By contrast, we can look at Mark. Our conversation started out innocently enough—he asked me whether I have free time, how many kids I have—and then, out of nowhere, he posed this question:
“Would you like to come see me?” After I responded with a genuinely befuddled “Excuse me?” he clarified: “Can u come downtown?”
Once I made it clear I wasn’t going to drive 45 minutes to see a man I’d never met before, he rudely ended the conversation. The entire problem could have been avoided had he simply read the profile in front of him, where I had made a point of stating that I would not meet people right away. Although he defensively claimed that women normally drive out to see him, the fact that he asked in the first place showed that he hadn’t been interested in my profile—and that he was not interesting to me.
Another big part of Mark’s mistake was that he applied pressure almost right away. A woman will give you her phone number or email address when she is ready; if waiting for that is too much, then the odds are that she is not for you. I have “unmatched “ a few men based solely on this mistake. When the conversation is going well and then the pressure kicks in to meet in person or exchange personal contact information, it freaks me out. Indeed, the one time I did give out that information,, I immediately regretted it, as the man proceeded to contact me non-stop now that he knew he could reach me directly.
Of course, simply being annoyed is the least of a woman’s worries. When it comes to someone like Mark insisting that we meet right away, they also need to be careful about their physical safety! It is dangerous enough being a woman online, thanks to the epidemic of harassment, rape threats, and even death threats that women experience all the time from anonymous men. Without a reasonable sense of who the other person it, it is always a big risk to hook up with a complete stranger who—even if he doesn’t mean you harm—could still endanger you by carrying diseases, living in a bad neighborhood, or simply being psychologically unsound. Obviously many people use Tinder to hook up, but because the wrong kind of person is often attracted to these sites, always exercise caution.
Lesson #5: When creating your profile, think about expressing who you are—not external objects that are ultimately unrelated to yourself.
Lesson #6: If you don’t know how to attract the other person, it’s OK to just be honest.
I’ve always been puzzled by men who include things like sports logos on their profiles. If you are a sports fan, that is great; hobbies are fine, but when all of someone’s profile pictures are sports logos and jerseys, a woman’s natural response to to either think “What does this football fan look like?”, “Does he have any distinguishing personality traits other than his fandom?”… or both. My response is similar when I see profiles filled with pictures of the man’s car. Not only does your car say equally little about your deeper self, but the type of woman those profiles attract are (not surprisingly) women who are more interested in your car than anything more meaningful.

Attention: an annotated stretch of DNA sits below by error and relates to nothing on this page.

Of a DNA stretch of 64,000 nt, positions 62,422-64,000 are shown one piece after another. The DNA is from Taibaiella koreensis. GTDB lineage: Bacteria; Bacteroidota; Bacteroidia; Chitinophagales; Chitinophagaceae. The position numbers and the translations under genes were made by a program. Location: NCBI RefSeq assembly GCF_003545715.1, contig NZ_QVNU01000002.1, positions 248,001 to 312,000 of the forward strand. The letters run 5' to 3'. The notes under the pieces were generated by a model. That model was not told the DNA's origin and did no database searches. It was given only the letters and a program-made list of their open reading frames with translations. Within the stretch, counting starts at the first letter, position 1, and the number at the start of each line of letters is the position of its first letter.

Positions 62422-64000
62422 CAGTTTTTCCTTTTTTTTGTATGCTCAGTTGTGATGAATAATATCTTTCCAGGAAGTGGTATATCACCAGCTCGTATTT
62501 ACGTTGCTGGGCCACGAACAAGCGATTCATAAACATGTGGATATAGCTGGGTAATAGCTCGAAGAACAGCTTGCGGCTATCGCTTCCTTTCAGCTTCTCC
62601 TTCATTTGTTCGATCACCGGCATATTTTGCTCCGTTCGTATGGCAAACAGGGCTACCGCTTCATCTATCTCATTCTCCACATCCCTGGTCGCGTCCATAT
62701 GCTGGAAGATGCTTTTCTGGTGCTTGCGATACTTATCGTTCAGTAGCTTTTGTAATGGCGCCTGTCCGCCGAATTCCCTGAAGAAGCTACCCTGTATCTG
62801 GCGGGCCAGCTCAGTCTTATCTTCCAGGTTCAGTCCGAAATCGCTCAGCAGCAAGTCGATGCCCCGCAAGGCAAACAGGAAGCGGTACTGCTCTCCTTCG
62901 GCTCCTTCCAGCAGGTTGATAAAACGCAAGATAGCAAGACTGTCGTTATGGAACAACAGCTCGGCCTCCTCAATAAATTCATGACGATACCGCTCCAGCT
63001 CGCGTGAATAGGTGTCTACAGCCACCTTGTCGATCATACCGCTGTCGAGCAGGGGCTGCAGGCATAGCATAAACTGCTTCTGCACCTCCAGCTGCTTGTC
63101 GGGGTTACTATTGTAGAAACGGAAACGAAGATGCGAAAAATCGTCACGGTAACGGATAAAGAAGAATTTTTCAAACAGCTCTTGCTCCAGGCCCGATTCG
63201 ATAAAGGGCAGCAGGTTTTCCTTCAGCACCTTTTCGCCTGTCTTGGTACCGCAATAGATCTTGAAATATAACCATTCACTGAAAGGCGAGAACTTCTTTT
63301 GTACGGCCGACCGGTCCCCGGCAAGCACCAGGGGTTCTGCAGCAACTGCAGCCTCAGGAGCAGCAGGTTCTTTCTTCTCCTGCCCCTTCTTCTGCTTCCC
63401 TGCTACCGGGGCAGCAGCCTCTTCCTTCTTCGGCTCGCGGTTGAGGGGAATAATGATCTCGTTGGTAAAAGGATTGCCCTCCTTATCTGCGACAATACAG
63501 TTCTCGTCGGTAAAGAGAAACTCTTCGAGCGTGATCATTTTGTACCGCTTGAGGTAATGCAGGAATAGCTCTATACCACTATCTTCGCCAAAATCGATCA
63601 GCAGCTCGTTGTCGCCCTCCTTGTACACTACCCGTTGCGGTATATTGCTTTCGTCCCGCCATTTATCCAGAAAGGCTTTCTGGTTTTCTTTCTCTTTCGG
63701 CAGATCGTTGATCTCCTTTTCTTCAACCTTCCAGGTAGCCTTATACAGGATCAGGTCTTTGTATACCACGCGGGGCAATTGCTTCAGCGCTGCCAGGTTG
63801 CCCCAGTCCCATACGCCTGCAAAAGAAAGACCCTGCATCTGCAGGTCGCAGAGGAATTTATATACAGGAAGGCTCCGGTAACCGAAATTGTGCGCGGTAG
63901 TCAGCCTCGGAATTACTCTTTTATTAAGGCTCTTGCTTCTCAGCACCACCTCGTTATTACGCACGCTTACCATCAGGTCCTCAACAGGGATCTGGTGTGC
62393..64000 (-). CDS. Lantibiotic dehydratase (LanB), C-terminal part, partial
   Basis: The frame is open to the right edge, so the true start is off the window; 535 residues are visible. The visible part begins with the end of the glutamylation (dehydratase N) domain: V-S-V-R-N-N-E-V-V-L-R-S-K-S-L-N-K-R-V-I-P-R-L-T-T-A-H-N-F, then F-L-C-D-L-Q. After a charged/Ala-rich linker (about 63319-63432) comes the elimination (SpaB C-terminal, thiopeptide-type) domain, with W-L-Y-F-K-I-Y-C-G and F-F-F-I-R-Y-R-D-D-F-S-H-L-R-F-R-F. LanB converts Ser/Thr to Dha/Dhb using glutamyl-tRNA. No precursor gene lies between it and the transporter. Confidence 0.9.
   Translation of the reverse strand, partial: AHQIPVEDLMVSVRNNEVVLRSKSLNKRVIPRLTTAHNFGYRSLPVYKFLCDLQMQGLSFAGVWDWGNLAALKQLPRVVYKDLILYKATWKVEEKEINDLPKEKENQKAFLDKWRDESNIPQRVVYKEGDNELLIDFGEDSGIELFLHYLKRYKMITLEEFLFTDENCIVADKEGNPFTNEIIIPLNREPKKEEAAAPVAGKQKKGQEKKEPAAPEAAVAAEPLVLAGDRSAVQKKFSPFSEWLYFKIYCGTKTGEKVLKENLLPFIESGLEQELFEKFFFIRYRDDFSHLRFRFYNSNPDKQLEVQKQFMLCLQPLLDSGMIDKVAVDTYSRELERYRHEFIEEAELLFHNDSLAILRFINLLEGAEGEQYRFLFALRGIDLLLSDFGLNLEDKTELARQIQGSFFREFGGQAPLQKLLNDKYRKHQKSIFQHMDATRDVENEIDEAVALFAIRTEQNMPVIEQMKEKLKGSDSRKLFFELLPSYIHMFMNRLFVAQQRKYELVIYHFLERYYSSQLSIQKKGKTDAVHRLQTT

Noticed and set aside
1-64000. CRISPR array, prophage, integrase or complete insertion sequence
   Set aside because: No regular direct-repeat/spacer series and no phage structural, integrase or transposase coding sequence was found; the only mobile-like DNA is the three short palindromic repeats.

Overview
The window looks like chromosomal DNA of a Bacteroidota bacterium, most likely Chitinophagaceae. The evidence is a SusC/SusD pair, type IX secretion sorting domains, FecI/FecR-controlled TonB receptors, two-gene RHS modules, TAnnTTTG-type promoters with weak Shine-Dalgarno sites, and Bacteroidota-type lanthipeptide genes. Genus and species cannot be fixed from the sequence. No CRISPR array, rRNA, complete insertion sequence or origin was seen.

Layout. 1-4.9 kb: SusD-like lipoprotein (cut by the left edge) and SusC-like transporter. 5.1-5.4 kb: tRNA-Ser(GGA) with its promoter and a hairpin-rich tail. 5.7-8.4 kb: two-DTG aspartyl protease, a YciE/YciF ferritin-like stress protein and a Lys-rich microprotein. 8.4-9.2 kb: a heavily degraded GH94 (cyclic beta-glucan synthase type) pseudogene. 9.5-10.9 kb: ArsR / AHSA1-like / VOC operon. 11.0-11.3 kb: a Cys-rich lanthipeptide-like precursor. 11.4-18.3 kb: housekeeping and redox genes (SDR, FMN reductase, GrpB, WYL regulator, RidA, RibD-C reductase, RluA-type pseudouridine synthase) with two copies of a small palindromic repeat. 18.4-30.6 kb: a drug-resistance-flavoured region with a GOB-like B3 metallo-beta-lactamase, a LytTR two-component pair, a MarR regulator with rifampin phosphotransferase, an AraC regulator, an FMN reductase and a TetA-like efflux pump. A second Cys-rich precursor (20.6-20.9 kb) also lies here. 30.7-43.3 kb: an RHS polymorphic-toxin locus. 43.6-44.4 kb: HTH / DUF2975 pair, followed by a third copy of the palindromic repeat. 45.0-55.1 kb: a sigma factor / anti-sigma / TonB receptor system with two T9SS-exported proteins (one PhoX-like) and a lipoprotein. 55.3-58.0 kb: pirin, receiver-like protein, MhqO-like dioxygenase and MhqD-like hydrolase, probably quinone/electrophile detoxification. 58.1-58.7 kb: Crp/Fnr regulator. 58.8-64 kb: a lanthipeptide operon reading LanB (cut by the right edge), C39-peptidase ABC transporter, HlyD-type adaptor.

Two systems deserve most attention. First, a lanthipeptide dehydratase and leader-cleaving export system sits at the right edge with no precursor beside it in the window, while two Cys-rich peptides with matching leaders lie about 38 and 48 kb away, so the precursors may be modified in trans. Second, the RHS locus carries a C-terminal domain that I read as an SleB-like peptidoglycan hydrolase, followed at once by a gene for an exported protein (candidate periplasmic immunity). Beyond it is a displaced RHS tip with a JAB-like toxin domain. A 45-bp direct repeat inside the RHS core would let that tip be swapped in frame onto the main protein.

Imagine if the roles were reversed and a woman had five images of designer logos and handbags on her profile. Aside from deducing that she is really interested in shopping (and we know how that scares men), what will you have learned about her? Just like a woman’s material possessions tell you nothing about her personality, beliefs, and deeper personality, a Tinder user won’t learn anything meaningful about a man simply by virtue of his fandoms or status symbols.
And what if you don’t know how to express that deeper self? Believe it or not, it’s OK to be vulnerable:
“I’m very new to this so I’m sorry if I seem lame! Usually I carry on a conversation in person better whereas I’m sure I seem awkward via texts. Anyway, how are you? Anything happening on this drab overcast day?”
This Tinder user, Jeff, was smart not only because he disarmingly acknowledged from the get-go that he wasn’t going to be savvy, but then transitioned the conversation into the type of casual chat I would expect from someone I ran into at a grocery store or at the gym. Even though he didn’t reveal anything particularly insightful about himself, he didn’t need to – simply showing that he could be open and sincerely wanted to talk was enough.
This brings us to…
Lesson #7: If you wouldn’t do it in real life, don’t do it online.
As 7 is a lucky number in Judaism (and symbolizes love, among other things), this seems like the right note to end the article on. Besides, this isn’t a point that needs much elaboration, because it’s basically common sense, although many people forget it when they’re online—not only on dating sites, mind you, but when using the Internet in general. As the Internet becomes an increasingly powerful force in our lives, it’s easy to forget that there are flesh-and-blood human beings behind the text and images we see on our computer screens. When in doubt about how to strike up a conversation, just remember that the person you’re talking to is just another person. While it may not be easy to strike up a conversation with someone you’re interested in dating in real life either, there are basic rules of etiquette that everyone abides by. If you wouldn’t say it to the person’s face, don’t say it to them online.
In the end, just remember that there is never a good reason to feel intimidated. Rejection may hurt, but in the end women are just people like everyone else—no better, no worse. To paraphrase Mark Twain, that may be a great compliment or the worst insult imaginable, but it will help you quite a bit if you hope to find love online.
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Photo—torbakhopper HE DEAD/Flickr